Breastfeeding Basics: Tips for Nursing Mothers
Breastfeeding rates in the United States are trending upward, with 79 percent of newborns in 2011 starting off their lives at their mother's breast, compared with 75 percent of newborns in 2007, according to the Centers for Disease Control and Prevention.
However, some mothers may not have the support they need when they begin to breastfeed and when challenges arise, said Dr. Ruth Lawrence, a professor of pediatrics and obstetrics and gynecology at the University of Rochester School of Medicine in Rochester, New York. "That's why having a peer-support group who can help a nursing mother is very important."
Classes are available to help teach mothers-to-be before she gives birth, as well as peer-support groups, lactation consultants and organizations, such as La Leche League, to offer guidance and answer questions after she delivers, Lawrence told Live Science.
Here is a primer to help with breastfeeding-related questions.
Breastfeeding not only nourishes babies, studies have shown that it can also provide them with a strong immune system and lowers the risk of sudden infant death syndrome (SIDS). Also, mother's milk is easier to digest than formula. A report published in the medical journal The Lancet in January 2016 found that if all children and infants were breastfed, the deaths of 820,000 children per year might be prevented, equaling to 13 percent of all deaths of children under 5.
Staying hydrated, eating healthy foods, and voiding alcohol and smoking can help with the production of nutritious milk for the infant. It is a myth that a mother needs to drink milk to make milk, according to the Los Angeles Children’s Hospital. Mothers should drink 6 to 8 glasses of fluids (water, juice, milk) a day to produce enough milk and to stay hydrated.
Eating a balanced diet and continuing to take prenatal vitamins will keep both mother and child healthy during the breastfeeding process. Also, a mother only needs to eat an additional 400 to 500 calories to retain her energy levels, according to the Mayo Clinic.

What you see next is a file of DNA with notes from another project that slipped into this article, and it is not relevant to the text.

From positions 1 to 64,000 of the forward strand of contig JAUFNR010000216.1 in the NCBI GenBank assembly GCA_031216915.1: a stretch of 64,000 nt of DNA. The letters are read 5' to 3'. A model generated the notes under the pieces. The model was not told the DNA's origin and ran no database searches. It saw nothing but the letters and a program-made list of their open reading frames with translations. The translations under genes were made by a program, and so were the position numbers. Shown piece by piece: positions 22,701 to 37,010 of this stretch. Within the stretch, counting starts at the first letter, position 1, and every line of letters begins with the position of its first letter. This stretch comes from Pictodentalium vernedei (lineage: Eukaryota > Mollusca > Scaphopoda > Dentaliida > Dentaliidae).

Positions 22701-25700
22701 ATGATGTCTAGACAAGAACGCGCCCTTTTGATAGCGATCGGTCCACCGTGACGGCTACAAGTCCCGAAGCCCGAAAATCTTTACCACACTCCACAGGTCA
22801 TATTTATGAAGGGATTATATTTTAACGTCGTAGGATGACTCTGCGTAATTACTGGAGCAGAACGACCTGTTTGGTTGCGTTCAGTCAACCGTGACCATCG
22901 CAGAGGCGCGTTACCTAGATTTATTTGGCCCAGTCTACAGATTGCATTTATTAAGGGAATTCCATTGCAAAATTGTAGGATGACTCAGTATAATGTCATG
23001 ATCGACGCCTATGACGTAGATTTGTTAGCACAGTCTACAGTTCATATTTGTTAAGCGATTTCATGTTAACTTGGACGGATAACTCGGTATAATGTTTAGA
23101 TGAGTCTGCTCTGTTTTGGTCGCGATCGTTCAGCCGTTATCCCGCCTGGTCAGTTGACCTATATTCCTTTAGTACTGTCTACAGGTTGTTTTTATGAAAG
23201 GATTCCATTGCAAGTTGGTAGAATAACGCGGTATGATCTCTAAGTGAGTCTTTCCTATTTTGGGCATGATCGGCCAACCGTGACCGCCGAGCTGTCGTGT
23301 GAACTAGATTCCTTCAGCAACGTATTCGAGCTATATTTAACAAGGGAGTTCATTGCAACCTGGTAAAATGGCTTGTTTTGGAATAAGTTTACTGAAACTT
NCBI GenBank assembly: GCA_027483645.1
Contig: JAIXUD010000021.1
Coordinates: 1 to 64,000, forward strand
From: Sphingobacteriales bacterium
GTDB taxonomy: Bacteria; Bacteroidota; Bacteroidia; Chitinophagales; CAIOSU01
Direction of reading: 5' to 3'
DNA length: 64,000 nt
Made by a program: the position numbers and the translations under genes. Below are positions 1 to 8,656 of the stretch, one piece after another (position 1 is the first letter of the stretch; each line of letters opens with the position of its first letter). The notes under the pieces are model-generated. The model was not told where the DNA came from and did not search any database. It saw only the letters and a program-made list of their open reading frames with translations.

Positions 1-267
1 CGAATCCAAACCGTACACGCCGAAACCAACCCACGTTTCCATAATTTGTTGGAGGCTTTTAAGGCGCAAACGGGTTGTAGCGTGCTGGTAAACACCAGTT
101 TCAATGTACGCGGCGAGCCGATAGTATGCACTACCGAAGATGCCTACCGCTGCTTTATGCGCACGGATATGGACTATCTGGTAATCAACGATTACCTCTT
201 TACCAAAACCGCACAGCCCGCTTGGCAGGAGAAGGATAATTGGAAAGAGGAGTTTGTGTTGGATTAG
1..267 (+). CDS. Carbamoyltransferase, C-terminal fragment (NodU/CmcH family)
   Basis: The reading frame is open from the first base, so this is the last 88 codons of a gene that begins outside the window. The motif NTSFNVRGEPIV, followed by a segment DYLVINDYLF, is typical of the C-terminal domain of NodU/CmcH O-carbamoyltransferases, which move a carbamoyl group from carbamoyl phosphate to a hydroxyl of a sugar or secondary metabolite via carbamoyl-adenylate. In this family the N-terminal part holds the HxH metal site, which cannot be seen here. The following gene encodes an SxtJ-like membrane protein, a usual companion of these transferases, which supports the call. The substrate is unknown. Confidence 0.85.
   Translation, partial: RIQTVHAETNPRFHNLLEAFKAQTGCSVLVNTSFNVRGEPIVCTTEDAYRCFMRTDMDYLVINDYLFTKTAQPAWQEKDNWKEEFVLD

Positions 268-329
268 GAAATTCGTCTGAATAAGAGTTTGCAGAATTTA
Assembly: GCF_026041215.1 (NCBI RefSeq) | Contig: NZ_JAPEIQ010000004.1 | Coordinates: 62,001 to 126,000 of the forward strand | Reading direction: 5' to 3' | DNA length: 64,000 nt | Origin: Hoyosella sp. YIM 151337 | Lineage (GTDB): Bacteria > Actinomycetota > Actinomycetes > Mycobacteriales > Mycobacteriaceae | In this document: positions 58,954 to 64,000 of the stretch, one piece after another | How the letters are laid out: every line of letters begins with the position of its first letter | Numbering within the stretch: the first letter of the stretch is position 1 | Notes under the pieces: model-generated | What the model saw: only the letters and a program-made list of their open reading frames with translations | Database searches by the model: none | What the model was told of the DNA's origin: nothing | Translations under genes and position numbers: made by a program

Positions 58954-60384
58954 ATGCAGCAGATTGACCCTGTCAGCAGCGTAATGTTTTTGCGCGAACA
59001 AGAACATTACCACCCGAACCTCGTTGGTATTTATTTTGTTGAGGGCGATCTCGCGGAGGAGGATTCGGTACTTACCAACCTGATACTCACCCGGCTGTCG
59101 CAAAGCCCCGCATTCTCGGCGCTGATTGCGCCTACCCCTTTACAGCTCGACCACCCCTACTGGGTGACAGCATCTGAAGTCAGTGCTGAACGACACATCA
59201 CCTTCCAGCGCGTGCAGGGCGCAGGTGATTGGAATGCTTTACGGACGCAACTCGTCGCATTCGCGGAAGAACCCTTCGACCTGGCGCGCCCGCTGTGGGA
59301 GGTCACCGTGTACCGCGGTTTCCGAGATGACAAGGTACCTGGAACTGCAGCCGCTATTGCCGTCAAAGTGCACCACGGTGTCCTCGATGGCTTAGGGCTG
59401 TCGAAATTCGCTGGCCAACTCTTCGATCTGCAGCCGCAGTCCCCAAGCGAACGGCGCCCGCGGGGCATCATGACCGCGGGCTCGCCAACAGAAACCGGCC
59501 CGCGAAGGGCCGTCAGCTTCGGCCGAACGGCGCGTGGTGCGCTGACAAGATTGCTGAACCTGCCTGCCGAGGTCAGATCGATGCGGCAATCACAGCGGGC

Mothers should wash fruits and vegetables to remove possible pesticides. Before taking any medications a mother should consult her medical professional. Moderate levels of caffeine — 2 to 3 cups (16 to 24 ounces) — are safe for both mother and baby, but too much can lead to fussiness and sleeping problems in infants.
Mothers should avoid fish that may be high in mercury, such as swordfish, king mackerel and tilefish. Smoking should always be avoided while breastfeeding. The baby is exposed to nicotine through the breast milk when the mother smokes. Secondhand smoke also increases the risk of SIDS and respiratory illnesses.
Alcohol is fine in moderation, but mothers should time their drinks so that they can avoid breastfeeding for two to three hours after the drink. According to the Mayo Clinic, alcohol takes two to three hours for 12 ounces (355 milliliters) of 5 percent beer, 5 ounces (148 ml) of 11 percent wine or 1.5 ounces (44 ml) of 40 percent liquor to leave the body, depending on body weight. It is a myth that pumping and dumping speeds the elimination of alcohol from the body. Mothers should never breastfeed while alcohol is still in their system because it can harm the baby.
Many mothers worry if they’re babies are getting enough to eat. A child is getting plenty of breast milk if it is steadily gaining weight, producing at least six wet diapers a day and is content between feedings, according to the Mayo Clinic. Yellow, seedy and loose stools are also signs of a healthy breastfed baby. How often a child needs fed depends on age and individual needs. The American Academy of Pediatrics (AAP) states newborns need to be fed every 1.5 hours to 3 hours, which equals out to 8 to 12 or more times per 24 hours once the mother’s milk has come in. The mother should wake the baby to eat if 3 to 4 hours have passed since the last feeding. If the baby doesn’t wake up to eat on a regular basis, the mother should consult with her pediatrician.
How long a baby breastfeeds varies, but for the greatest benefits AAP recommends breastfeeding exclusively for at least 6 months. It also recommends the continuation of breastfeeding for at least 1 year while new foods are introduced into the child’s diet. Mothers can continue to breastfed after one year as long as it is comfortable for the mother and child. “Weaning is an individual process and a decision between mother and baby,” said Sharon McDuffie, a lactation specialist at MedStar Washington Hospital Center, in Washington, D.C. "Mothers please don’t take it personal if your baby makes the decision before you do."